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Green Carnation | Light of Day Day of Darkness | review | avant | metal | Lollipop

Green Carnation

Light of Day, Day of Darkness (The End)
by Martin Popoff

I don't think I've ever felt so much excitement about watching a label mature, The End Records becoming quite quickly one of the prime purveyors of high quality dark metal, most of it ground-breaking, progressive, and well-recorded. Green Carnation is no exception, lead maestro Tchort having grown through an esteemed pedigree including Emperor and In The Woods. Light of Day is one continuous hour-long song, yet is somehow an effortless listen, a plush escape combining Amorphis, Floyd, folk, and the most frigid of Scandinavian dooms. Like an open and airy Opeth, as it were, wide-angled but quite boomy at the bottom end, oddly live-sounding, despite the Therion-painstaked details, which include 600 samples and 150 tracks of recording. Not as oddballed as Maudlin of the Well, Neurosis, or Solefald (for all its layers, you're recurringly blanketed by those big auditorium drum beats) but certainly as important.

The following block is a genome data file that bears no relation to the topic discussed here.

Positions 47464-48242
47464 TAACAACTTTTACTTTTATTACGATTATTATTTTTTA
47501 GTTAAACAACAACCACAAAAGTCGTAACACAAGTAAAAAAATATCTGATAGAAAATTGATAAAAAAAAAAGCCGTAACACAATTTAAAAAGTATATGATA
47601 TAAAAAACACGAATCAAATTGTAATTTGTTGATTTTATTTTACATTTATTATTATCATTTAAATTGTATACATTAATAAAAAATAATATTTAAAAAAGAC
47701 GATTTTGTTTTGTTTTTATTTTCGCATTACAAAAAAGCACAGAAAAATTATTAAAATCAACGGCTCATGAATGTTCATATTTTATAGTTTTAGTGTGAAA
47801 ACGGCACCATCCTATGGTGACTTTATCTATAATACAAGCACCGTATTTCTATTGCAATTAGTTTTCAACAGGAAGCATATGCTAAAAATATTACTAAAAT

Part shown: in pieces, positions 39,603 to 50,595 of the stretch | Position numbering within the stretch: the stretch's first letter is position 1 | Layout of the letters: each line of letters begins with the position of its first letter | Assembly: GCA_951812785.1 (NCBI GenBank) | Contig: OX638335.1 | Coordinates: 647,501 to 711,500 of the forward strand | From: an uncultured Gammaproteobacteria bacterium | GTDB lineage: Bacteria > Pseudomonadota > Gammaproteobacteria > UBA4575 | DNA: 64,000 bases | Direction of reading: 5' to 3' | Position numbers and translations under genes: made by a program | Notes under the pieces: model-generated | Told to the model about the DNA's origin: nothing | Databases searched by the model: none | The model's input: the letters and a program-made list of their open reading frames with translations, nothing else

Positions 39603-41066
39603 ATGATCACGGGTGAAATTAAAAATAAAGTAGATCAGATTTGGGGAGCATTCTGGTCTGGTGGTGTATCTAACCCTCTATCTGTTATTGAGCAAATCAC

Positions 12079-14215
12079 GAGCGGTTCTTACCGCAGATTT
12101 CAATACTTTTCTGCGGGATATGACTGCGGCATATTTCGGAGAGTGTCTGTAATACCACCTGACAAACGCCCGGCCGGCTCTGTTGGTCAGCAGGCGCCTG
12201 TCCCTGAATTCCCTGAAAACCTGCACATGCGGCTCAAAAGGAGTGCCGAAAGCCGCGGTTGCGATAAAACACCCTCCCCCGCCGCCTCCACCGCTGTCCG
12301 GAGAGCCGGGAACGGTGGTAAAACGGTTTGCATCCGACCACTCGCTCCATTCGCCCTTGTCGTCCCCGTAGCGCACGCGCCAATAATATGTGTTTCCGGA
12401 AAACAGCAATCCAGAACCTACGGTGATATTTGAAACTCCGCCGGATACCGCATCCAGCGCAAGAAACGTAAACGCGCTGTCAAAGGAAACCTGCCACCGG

(556 S. Fair Oaks Ave. #101-111 Pasadena, CA 91105)

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